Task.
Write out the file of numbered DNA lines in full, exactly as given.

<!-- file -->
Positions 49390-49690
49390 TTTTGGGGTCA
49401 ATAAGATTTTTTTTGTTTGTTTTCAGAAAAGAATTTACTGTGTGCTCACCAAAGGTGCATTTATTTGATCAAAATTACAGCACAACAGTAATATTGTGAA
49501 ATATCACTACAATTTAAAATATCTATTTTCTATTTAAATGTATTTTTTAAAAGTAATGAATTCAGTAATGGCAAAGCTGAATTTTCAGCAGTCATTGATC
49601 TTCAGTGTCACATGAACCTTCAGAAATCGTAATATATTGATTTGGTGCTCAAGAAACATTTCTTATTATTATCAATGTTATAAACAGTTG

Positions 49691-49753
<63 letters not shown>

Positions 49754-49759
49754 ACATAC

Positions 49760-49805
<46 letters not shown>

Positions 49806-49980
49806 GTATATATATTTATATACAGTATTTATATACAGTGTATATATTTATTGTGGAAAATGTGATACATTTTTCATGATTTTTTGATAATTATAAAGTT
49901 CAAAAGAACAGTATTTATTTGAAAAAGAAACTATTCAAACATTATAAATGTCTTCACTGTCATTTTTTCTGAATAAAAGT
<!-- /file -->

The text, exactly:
Positions 49390-49690
49390 TTTTGGGGTCA
49401 ATAAGATTTTTTTTGTTTGTTTTCAGAAAAGAATTTACTGTGTGCTCACCAAAGGTGCATTTATTTGATCAAAATTACAGCACAACAGTAATATTGTGAA
49501 ATATCACTACAATTTAAAATATCTATTTTCTATTTAAATGTATTTTTTAAAAGTAATGAATTCAGTAATGGCAAAGCTGAATTTTCAGCAGTCATTGATC
49601 TTCAGTGTCACATGAACCTTCAGAAATCGTAATATATTGATTTGGTGCTCAAGAAACATTTCTTATTATTATCAATGTTATAAACAGTTG

Positions 49691-49753
<63 letters not shown>

Positions 49754-49759
49754 ACATAC

Positions 49760-49805
<46 letters not shown>

Positions 49806-49980
49806 GTATATATATTTATATACAGTATTTATATACAGTGTATATATTTATTGTGGAAAATGTGATACATTTTTCATGATTTTTTGATAATTATAAAGTT
49901 CAAAAGAACAGTATTTATTTGAAAAAGAAACTATTCAAACATTATAAATGTCTTCACTGTCATTTTTTCTGAATAAAAGT